vbox.pngThere’s nothing more frustrating than not being able to mount your USB devices in your virtual machines. Well, maybe there are lots of things that are more frustrating but this morning my inability to do something that should be simple, easy and fun was driving me nuts.

So I figured out how to do it and decided to share this software solution on Arsgeek. It’s not terribly pretty but here’s what you need to do.

First, Gutsy got rid of the previous versions of Ubuntu’s way of handling USB mounts by not using USBFS anymore. Doh. That’s an issue for Virtualbox and your virtual XP installs. So you’ll need to download and install the latest Vbox release, 1.5.2. Click on that link to download the .deb file. Save it on your desktop and then double click on it to install it.

For a quick and easy tutorial on using Virtualbox and installing a virtual XP instance, see UbuntuGeek.

Once you have your virtual XP machine running on your Gutsy host, it’s time to do a wee bit of hacking. Turn of your XP instance and let’s roll up our sleeves and get to work.

First, open a terminal session (Applications-> Accessories-> Terminal) and type in the following to edit a script file:
gksudo gedit /etc/init.d/mountdevsubfs.sh
Once you’ve got that open in Gedit, type CTRL-F to search for a string. Search for ‘magic’ (sans quotes).

That should bring you to this:
# Magic to make /proc/bus/usb work
#mkdir -p /dev/bus/usb/.usbfs
#domount usbfs “” /dev/bus/usb/.usbfs -obusmode=0700,devmode=0600,listmode=0644
#ln -s .usbfs/devices /dev/bus/usb/devices
#mount –rbind /dev/bus/usb /proc/bus/usb

All those pound signs are comments. Remove them from the last four lines so you end up with this:
# Magic to make /proc/bus/usb work
mkdir -p /dev/bus/usb/.usbfs
domount usbfs “” /dev/bus/usb/.usbfs -obusmode=0700,devmode=0600,listmode=0644
ln -s .usbfs/devices /dev/bus/usb/devices
mount –rbind /dev/bus/usb /proc/bus/usb

Save the file and exit Gedit. Round one goes to the user!

Now we’re going to create a group called usbusers. Go to System-> Administration-> Users and Groups. Type in your password and then click the Manage Groups button. From there click the Add Group button and name it usbusers. Check off your username below. Exit these windows and round two goes to us.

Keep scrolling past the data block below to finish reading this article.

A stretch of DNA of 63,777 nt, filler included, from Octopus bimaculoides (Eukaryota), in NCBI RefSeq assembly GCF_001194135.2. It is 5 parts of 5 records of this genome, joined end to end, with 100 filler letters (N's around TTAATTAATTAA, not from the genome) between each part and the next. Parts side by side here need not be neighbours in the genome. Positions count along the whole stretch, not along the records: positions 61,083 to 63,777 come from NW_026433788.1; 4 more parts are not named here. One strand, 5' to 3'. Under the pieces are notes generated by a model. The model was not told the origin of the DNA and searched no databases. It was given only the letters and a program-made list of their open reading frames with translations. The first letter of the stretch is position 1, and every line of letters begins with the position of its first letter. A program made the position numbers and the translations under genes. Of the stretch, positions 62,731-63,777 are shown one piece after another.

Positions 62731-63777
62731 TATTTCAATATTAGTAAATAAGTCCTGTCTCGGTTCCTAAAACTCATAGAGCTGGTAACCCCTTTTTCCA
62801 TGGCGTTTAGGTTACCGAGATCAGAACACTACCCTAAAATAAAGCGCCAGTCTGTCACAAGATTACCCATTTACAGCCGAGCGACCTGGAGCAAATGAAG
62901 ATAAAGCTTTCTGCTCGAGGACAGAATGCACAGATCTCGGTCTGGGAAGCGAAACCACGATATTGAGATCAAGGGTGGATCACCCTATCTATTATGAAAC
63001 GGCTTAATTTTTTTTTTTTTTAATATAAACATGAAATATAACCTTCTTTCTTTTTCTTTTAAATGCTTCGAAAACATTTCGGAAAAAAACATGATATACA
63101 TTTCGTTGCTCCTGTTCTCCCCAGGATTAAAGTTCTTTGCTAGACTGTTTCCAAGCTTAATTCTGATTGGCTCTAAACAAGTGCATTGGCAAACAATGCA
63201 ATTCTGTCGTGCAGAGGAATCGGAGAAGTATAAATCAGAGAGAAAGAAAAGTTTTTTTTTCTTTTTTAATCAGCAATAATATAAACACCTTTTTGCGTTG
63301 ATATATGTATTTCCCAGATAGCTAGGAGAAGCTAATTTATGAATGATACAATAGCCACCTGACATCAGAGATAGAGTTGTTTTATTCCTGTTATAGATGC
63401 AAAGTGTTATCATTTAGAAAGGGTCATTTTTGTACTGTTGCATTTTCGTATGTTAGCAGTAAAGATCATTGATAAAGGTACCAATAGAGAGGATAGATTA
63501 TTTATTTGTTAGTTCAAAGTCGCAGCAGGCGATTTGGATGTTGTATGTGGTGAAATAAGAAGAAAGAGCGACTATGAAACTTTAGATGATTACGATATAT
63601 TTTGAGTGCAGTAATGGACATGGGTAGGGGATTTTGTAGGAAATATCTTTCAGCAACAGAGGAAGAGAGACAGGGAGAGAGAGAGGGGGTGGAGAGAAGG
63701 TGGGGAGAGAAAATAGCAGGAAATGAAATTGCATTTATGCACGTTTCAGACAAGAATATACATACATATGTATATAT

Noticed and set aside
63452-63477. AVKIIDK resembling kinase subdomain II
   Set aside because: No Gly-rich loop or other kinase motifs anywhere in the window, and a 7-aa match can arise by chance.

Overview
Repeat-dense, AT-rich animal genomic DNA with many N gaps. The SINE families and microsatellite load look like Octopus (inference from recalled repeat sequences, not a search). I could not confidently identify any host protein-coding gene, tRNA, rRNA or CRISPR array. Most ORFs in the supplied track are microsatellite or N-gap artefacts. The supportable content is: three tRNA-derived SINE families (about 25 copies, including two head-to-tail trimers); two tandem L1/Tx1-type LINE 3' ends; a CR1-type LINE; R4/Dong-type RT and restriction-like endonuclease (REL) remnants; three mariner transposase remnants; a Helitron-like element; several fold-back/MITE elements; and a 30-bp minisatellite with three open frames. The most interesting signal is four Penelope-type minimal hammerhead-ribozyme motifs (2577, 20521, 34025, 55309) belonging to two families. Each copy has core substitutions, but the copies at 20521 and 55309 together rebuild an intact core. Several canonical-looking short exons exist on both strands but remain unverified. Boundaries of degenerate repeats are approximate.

Now we’ve got to change a file in udev. So, let’s gedit it and gedit over with. I’ll apologize for the bad jokes in a later post.
gksu gedit /etc/udev/rules.d/40-permissions.rules
Again, CTRL-F to bring up the search dialog and search for ‘usbfs replacement’ (again, sans quotes). Once you find it, you should be looking at this:
USB devices (usbfs replacement)
SUBSYSTEM==”usb_device”, MODE=”0664″

You’ll want to change it to this:
# USB devices (usbfs replacement)
SUBSYSTEM==”usb_device”, GROUP=”usbusers”, MODE=”0664″

Save your file and exit out of Gedit.

Now, the last bit of hackery which may or may not be required for you. It was for me. We’re going to add a mount to /etc/fstab for usb devices using usbfs.
gksudo gedit /etc/fstab
At the bottom, add the following line:
none /proc/bus/usb usbfs devgid=46,devmode=664 0 0
Save the file and exit Gedit. Phew! Now, the easiest way to get all of these changes working on your system is to restart it. So go ahead and do that and then I’ll see you back here in a few.

Back? Great. Time to plug in your USB device, whether it’s a thumb drive, an iPod or something else, plug it in and let Ubuntu detect it.

Now, we’re going to open up Virtualbox and make some changes to your XP machine BEFORE you start it up. So go to Applications-> System Tools-> Virtualbox and get it started up.

Highlight your XP machine (if it’s not the only instance of a virtual machine) and click the Settings button at the top of Virtualbox. You should now have a USB option on the left hand side of your settings. Click the add icon on the right hand side (see the pic below) and select the device from the list. In my example, it’s a 512MB memory key. Now click the Okay button.


Start up your virtual XP machine and you will see a notice pop up courtesy of Ubuntu about unsafe device removal. Nod your head sagely and let’s continue on. Once XP is up and running, it should automatically detect the new USB device, and do it’s best to install it. With my memory key, it was as simple as turning the virtual XP machine on and letting XP take care of it.

You may have to go to the Devices menu on your virtual machine (once it starts up) select USB Devices and then uncheck whatever it is you’re trying to mount. Repeat the process, this time checking it off and it should mount if it didn’t automatically.